My social security, medicare and military retirement are EARNED benefits. The checks Paris Hilton and the Waltons receive while sitting around the pool are entitlements. Don't let the Republicans confuse you.

    by regis on Mon Jul 09, 2012 at 04:03:09 PM PDT

    •  And regis, you know, they get a lot of those . . . (0+ / 0-)

      . . . myths, and keep coming up with more of 'em every day.

      Thanks for reading! And commenting. Every little bit helps!

      To these unfortunate citizens aid must be extended by Government--not as a matter of charity but as a matter of social duty. - Franklin D. Roosevelt

      by rudyblues on Mon Jul 09, 2012 at 05:01:58 PM PDT

      [ Parent ]

  •  i said not long ago, (1+ / 0-)
    Recommended by:
    rudyblues

    IF I WAS RICH ENOUGH TO HAVE A BOAT, I'D BE RICH ENOUGH TO INSURE IT...

    BUT WE ALL HAVE HEALTH/CARE CONCERNS. AND WE ARE NOT ALL WEALTHY ENOUGH FOR BOATS, LET ALONE INSURANCE. WHY DOES THIS NOT REGISTER WITH THE PUBLIC?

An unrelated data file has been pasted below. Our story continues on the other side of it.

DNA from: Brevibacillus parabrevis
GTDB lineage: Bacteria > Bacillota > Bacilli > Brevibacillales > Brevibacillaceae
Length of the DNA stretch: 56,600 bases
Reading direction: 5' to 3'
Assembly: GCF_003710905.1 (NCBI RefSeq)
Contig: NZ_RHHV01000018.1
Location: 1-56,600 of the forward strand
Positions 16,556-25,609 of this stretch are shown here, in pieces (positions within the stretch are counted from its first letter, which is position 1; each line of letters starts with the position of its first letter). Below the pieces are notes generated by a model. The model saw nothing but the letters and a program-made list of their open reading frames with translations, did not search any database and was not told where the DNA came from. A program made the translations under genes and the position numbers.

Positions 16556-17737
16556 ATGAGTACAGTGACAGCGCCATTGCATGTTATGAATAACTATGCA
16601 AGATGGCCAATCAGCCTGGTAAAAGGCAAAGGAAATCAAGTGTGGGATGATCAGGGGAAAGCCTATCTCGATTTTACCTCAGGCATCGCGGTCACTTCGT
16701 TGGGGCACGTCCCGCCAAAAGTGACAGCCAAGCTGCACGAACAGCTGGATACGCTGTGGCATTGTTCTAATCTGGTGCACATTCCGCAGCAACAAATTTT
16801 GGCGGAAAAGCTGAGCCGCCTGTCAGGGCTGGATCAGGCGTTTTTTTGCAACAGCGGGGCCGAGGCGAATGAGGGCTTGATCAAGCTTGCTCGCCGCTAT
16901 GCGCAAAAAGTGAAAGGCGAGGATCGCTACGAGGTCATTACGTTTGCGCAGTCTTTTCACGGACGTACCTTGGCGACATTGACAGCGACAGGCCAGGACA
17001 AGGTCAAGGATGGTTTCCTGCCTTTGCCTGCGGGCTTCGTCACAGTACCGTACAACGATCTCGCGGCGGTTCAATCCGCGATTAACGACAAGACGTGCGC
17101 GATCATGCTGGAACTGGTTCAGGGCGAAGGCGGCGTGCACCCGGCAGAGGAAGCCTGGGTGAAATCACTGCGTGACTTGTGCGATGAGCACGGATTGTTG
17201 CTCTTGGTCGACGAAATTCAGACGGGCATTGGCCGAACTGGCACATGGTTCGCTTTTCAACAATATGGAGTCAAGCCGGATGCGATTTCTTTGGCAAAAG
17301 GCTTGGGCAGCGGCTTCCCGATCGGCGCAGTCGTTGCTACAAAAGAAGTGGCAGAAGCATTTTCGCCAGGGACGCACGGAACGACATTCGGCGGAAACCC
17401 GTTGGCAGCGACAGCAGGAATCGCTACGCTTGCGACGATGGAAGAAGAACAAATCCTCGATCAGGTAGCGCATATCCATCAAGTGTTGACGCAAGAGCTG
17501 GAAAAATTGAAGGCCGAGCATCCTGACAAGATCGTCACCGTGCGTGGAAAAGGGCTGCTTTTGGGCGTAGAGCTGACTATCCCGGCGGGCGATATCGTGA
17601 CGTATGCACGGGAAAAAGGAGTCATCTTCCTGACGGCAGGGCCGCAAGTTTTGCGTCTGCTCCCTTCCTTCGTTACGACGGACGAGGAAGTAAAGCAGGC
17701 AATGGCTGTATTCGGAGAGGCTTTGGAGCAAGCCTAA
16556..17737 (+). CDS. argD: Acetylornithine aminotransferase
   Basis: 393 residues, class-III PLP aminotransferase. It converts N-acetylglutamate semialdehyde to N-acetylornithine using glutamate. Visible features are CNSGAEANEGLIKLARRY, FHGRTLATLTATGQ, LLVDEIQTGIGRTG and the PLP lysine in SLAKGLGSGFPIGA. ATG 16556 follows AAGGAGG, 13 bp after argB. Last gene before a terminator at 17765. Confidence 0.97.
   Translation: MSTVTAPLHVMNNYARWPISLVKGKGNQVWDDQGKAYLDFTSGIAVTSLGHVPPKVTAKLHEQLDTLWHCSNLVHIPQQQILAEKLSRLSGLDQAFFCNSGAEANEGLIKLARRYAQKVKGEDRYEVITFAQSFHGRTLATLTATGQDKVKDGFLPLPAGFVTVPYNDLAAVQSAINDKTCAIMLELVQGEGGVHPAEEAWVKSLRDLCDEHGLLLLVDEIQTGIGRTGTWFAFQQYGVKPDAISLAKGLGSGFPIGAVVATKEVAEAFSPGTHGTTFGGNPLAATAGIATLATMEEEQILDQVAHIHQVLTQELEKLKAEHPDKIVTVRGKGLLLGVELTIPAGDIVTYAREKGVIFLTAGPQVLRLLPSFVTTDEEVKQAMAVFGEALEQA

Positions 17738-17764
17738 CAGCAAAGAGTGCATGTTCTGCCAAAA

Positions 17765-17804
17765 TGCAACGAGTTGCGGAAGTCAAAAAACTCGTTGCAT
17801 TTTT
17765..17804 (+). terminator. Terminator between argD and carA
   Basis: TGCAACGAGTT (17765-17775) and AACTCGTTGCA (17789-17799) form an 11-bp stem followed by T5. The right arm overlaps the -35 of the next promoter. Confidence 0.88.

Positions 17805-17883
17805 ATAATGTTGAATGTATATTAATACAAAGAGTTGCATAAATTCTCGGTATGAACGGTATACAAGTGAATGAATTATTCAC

OH - WAIT, I GET IT NOW - IT DOES REGISTER WITH THE PUBLIC.

    IT DOES NOT REGISTER WITH CORPORATE-FUNDED REPUBLICANS AND CONGRESSMEN.

    IT'S TIME TO UPGRADE THE GOVERNMENT WITH BETTER PEOPLE who are not so susceptible to corporate lobbyists and corporate payouts. (and anyone in software knows, YOU DON'T BACKGRADE SOFTWARE.)

    SHIT, IT'S BEEN LONG OVERDUE.

    YOU DON'T HAVE TO BE RICH TO WANT SOMETHING BACK FOR YOUR TAX MONEY OTHER THAN WARS. OUR ECONOMY IS BASED ON WEAPONS MANUFACTURING AND KILLING PEOPLE. ...SOMEDAY WE SHALL ALL BE ONE... WHY FIGHT YOURSELF???

    by theChild on Mon Jul 09, 2012 at 04:14:47 PM PDT

    •  Bravo, theChild, I wish . . . (0+ / 0-)

      . . . I had said that. If we want a better result we should elect a better kind of politician!

      Thanks so much for stopping by! Hope you enjoyed your stay!

      To these unfortunate citizens aid must be extended by Government--not as a matter of charity but as a matter of social duty. - Franklin D. Roosevelt

      by rudyblues on Mon Jul 09, 2012 at 05:04:47 PM PDT

      [ Parent ]